YBCA feeds the Possession obsession with a tribute to the Polish director
These films are screening at YBCA, though unfortunately the director's eight French ventures (apart from French-German co-production Possession, showing in an uncut, new 35mm print) were unavailable for inclusion. Most starring subsequent on and off-screen partner Sophie Marceau, they range from 1985's astonishing Parisian-gangster Dostoyevsky update L'amour Braque to the overblown soap operatics of 2000's Fidelity, his last work to date.
A sole later Polish endeavor completes YBCA's quintet. Szamanka's sheer extremity — of cinematic and performance frenzy, of often literal wrestling with sex, violence, religion, philosophy, and politics — crystallizes the best, worst, and most purely Zulawskienne (an actual French coinage meaning "over the top") of this singular career. An older anthropology prof (Bouguslaw Linda) and gorgeous, unlikely engineering student (Iwona Petry) fuck, fuck, fuck around Warsaw, as compulsively and destructively as the duo in 1976's In the Realm of the Senses, with an endpoint anticipating Hannibal's cannibal-licious last supper.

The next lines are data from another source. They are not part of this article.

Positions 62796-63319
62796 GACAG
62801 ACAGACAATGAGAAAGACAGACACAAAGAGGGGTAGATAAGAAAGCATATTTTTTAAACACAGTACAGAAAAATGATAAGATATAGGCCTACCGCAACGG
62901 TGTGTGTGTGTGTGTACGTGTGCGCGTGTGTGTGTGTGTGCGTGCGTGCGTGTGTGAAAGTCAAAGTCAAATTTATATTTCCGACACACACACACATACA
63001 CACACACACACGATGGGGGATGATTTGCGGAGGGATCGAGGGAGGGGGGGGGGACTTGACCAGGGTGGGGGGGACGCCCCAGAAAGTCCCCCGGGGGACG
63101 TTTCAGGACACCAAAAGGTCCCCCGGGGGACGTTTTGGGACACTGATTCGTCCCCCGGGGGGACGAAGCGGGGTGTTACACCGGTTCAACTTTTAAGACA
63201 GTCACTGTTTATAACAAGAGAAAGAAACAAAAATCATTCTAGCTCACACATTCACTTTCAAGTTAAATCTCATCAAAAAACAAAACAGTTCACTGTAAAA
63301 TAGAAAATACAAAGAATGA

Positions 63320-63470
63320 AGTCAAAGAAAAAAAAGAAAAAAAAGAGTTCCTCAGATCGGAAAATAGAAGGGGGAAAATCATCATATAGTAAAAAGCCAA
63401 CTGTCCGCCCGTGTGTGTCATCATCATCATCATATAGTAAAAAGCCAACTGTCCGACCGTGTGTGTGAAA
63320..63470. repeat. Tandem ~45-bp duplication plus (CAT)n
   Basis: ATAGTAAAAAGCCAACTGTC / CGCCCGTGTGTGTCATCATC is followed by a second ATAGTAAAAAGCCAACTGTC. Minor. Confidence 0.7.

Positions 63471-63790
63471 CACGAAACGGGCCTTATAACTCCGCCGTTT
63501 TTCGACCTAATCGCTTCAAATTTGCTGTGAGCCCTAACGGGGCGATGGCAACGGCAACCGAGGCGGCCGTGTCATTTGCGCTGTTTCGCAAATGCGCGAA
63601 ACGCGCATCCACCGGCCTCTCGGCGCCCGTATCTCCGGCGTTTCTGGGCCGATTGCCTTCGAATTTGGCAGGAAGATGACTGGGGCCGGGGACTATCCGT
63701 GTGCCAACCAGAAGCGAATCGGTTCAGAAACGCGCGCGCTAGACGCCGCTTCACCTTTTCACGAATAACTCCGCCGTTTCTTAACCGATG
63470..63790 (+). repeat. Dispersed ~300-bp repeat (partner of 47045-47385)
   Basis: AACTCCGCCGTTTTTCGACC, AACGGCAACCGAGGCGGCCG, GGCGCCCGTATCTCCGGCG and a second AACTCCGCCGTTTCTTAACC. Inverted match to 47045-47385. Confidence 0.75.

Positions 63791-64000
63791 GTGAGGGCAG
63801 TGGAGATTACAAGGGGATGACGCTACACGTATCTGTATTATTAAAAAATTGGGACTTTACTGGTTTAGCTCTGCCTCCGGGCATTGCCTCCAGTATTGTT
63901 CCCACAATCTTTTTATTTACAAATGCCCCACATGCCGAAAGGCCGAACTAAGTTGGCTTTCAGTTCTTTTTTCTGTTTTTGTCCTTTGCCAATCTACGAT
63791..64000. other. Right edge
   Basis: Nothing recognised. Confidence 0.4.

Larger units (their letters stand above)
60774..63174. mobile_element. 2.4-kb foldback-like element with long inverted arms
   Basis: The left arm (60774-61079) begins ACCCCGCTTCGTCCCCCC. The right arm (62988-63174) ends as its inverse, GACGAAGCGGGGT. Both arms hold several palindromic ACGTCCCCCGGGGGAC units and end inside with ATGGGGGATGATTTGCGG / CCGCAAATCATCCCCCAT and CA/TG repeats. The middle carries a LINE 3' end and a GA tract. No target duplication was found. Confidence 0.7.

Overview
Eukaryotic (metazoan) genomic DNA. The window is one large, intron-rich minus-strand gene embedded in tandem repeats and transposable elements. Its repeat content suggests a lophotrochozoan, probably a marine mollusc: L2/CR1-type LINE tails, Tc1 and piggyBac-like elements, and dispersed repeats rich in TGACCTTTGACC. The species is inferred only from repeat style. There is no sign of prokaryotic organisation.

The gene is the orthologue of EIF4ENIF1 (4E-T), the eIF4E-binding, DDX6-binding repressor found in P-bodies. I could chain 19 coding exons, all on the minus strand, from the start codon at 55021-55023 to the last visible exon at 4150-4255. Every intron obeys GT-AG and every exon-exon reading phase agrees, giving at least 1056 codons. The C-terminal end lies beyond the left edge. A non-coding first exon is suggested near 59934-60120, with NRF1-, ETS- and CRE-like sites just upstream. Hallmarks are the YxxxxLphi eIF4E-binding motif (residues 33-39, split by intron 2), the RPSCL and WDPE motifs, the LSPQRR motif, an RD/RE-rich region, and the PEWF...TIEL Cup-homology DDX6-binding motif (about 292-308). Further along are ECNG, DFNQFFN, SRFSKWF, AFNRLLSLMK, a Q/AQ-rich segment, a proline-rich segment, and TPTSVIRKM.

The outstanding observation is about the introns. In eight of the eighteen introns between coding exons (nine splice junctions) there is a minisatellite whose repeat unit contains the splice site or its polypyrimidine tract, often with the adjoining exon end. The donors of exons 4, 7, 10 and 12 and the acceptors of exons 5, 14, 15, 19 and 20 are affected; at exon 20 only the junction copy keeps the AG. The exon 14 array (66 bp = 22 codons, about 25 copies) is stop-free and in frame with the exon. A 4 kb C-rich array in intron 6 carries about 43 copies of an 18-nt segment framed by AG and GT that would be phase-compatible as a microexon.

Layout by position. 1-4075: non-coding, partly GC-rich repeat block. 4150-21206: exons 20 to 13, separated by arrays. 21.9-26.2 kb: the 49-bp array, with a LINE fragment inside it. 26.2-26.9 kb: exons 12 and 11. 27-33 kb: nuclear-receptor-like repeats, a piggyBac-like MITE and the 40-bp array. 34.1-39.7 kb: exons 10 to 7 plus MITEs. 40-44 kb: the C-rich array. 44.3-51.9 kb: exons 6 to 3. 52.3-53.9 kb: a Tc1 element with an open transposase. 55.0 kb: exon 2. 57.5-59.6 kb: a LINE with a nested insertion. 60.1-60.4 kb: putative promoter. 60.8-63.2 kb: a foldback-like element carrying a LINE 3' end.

Reviled in Poland, barely glimpsed elsewhere, the 1996 film was notorious before it was finished, with Zulawski accused of wildly mistreating 20-year-old "discovery" Petry. She refused to comment, but immediately abandoned acting and reportedly sought spiritual succor in India. Even the sturdier Adjani said it took her years to get over making Possession. What to say about a director who drives actors over the brink? Only that the emotions — as is sometimes said of the millions spent on lavish productions — are all right up there on screen.
"FROM A WHISPER TO A SCREAM: DISCOVERING ANDRZEJ ZULAWSKI"
May 3-13, $6-$8
Yerba Buena Center for the Arts
701 Mission, SF